In such a load detecting mechanism shown in FIGS. 16 and 17, the sides of the presser metal fittings 112-1 and 112-2 to fasten and fix the transducers 10-5 and 10-6 to the feed nut 28 are coupled to the work table or tool table of the machine tool. Thus, by rotating the feed screw shaft 26 by the pulse motor, the rotational motion is transformed into the rectilinear motion in the lateral direction by the feed nut 28, thereby moving the work table or tool table through the presser metal fittings 112-1 and 112-2.

Assuming for instance, that the feed screw shaft 26 is rotated so as to move the feed nut 28 to the right, the load in the axial direction which is applied to the transducer 10-5 arranged on the right side of the feed nut 28 through the work table or tool table, in correspondence with the cutting load, acts in such a direction as to increase the fastening load on the transducer 10-6. At the same time, such a load in the axial direction contrarily acts to decrease the fastening load on the transducer 10-5 attached on the left side of the feed nut 28. On the other hand, when the feed screw shaft 26 is rotated so as to move the feed nut 28 to the left, the load acts on the piezoelectric sensor of the transducer 10-5 on the left side in such a direction as to increase the fastening load. At the same time, the load in the axial direction acts on the transducer 10-6 on the right side in such a direction as to reduce the fastening load.

FIG. 18 shows a load detecting mechanism having the transducers 10-5 and 10-6 shown in FIG. 15.

In FIG. 18, the transducers 10-5 and 10-6 are assembled into the portions of the supporting bearings 36-1 and 36-2 which rotatably support the feed screw shaft 26 and to which thrust loads are applied. That is, the transducer 10-5 is assembled to the left side of the supporting bearing 36-1 within the bearing hole 48. The transducer 10-6 is assembled to the right side of the supporting bearing 36-2. The presser metal fitting 54 is fastened and fixed to the bearing hole 48 from the outside thereof with bolts.

The pressing forces are transmitted through the side surfaces of the outer rings of the supporting bearings 36-1 and 36-2 to the transducers 10-5 and 10-6. Since the inner ring is fitted onto the side of the feed screw shaft 26 and is rotated, it is disposed so as not to contact the transducers 10-5 and 10-6. The right end of the feed screw shaft 26 is rotatably supported by the ball bearing 36-3. The feed nut 28 to transform the rotational motion of the feed screw into rectilinear motion is threadingly engaged with the feed screw shaft 26.

The operation of the embodiment of FIG. 15 will now be described with reference to FIGS. 19A to 19D.

FIG. 19A shows the output voltage of the charge amplifying circuit 100-1 to convert and amplify the charges generated in the transducer 10-5. FIG. 19B shows the output voltage of the charge amplifying circuit 100-2 to convert and amplify the charges generated in the transducer 10-6. FIGS. 19A and 19B show the cases in which the cutting load is applied to the transducer 10-5 in such a direction as to increase the cutting load and the cutting load is applied to the transducer 10-6 in such a direction as to decrease the cutting load.

First, the reset switches 106-1 and 106-2 provided in the charge amplifying circuits 100 1 and 100-2 are turned on until time t0 at which the cutting operation of the machine tool starts. The feedback capacitors C1 and C2 are set in the discharge reset state. The charges generated by the assembly loads on the transducers 10-5 and 10-6 are discharged and reset, thereby setting the output voltage to 0 V. In this state, when the reset switches 106-1 and 106-2 are turned off at time t0 to start the cutting operation of the machine tool, the output voltage increases due to the drift occurring with the lapse of time. Subsequently, when the cutting operation is started at time t1, the cutting load in such a direction as to increase the assembly load is applied to the transducer 10-5, so that the output voltage of the charge amplifying circuit 100-1 increases in accordance with the cutting load. At the same time, the cutting load is applied to the transducer 100-2 in such a direction as to decrease the assembly load and the output voltage of the charge amplifying circuit 100-2 decreases in accordance with the cutting load.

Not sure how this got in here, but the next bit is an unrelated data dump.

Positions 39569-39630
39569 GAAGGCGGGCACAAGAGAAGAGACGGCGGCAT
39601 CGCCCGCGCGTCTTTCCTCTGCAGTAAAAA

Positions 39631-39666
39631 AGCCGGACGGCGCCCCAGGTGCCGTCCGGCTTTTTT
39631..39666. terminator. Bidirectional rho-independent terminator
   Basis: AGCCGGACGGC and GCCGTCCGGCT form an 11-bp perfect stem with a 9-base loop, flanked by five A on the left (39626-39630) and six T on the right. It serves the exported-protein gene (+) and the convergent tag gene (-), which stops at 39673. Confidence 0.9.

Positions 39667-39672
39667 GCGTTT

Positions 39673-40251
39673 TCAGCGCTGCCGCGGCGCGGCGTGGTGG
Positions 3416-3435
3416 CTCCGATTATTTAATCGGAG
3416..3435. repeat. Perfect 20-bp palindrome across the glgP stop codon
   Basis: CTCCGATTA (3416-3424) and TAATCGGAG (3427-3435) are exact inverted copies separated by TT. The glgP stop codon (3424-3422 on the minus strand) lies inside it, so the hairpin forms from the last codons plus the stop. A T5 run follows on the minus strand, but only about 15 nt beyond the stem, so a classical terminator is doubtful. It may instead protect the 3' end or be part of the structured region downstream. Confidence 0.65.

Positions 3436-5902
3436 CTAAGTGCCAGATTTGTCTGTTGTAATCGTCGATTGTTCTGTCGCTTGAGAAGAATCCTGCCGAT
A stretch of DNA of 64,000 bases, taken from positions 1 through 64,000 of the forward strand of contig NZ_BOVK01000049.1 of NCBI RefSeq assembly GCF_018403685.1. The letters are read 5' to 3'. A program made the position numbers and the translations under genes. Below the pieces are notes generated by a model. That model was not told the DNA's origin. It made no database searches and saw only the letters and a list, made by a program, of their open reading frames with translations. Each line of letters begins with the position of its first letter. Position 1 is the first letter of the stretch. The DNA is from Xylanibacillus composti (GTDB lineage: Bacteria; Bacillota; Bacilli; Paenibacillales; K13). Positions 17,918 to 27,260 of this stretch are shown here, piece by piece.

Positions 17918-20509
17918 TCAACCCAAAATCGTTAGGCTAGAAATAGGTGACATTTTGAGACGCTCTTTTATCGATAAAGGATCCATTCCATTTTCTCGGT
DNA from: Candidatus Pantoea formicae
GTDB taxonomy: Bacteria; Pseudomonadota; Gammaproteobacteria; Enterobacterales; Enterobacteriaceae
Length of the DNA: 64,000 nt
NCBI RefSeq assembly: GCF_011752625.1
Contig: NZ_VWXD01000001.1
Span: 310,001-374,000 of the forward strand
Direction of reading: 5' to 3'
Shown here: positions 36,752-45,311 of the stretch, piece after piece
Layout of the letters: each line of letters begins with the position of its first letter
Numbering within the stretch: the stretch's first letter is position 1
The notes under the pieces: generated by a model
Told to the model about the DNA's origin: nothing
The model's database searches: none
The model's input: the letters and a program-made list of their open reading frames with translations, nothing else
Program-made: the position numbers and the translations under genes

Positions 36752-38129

The output voltage of the charge amplifying circuit 100-1 in FIG. 19A is directly input to the adding circuit 108. On the other hand, the output voltage of the charge amplifying circuit 100-2 is inverted by the inverting circuit 110 and becomes an inversion signal as shown in FIG. 19C and is issued to the adding circuit 108. Thus, the adding circuit 108 produces an addition output shown in FIG. 19D in which the output voltage of FIG. 19A and the inverted voltage of FIG. 19C have been added. The drift components due to the lapse of time are set off. Further, the output voltage to which the output voltage due to a change in cutting load was added can be obtained. That is, since the charge amplifying circuits 100-1 and 100 2 have the same circuit arrangement, the drift components generated with the lapse of time also coincide. By inverting one of the drift components and adding it to the other, the drift components can be almost completely set off.

In the adding circuit 108, the inverted output of the charge amplifying circuit 100-2 is added to the output of the charge amplifying circuit 100-1. However, it is also possible to calculate the weighted mean of both of the outputs.

On the other hand, in the embodiment of FIGS. 16 and 18, the transducers 10-5 and 10-6 are provided for the feed nut of the feed screw mechanism of the work table or the supporting bearing. However, the transducers may be also provided for the feed nut of the feed screw mechanism of the main shaft system or the supporting bearing.

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US5321977 *Dec 31, 1992Jun 21, 1994International Business Machines CorporationIntegrated tip strain sensor for use in combination with a single axis atomic force microscope
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Classifications
U.S. Classification73/862.06, 73/104, 73/862.68
International ClassificationB23Q17/09
Cooperative ClassificationB23Q17/09
European ClassificationB23Q17/09
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Free format text: ASSIGNMENT OF ASSIGNORS INTEREST.;ASSIGNORS:MACHINO, TOSHIMICHI;ODA, SAIJI;TOUBO, KIHACHIROU;AND OTHERS;REEL/FRAME:005050/0648
Effective date: 19890210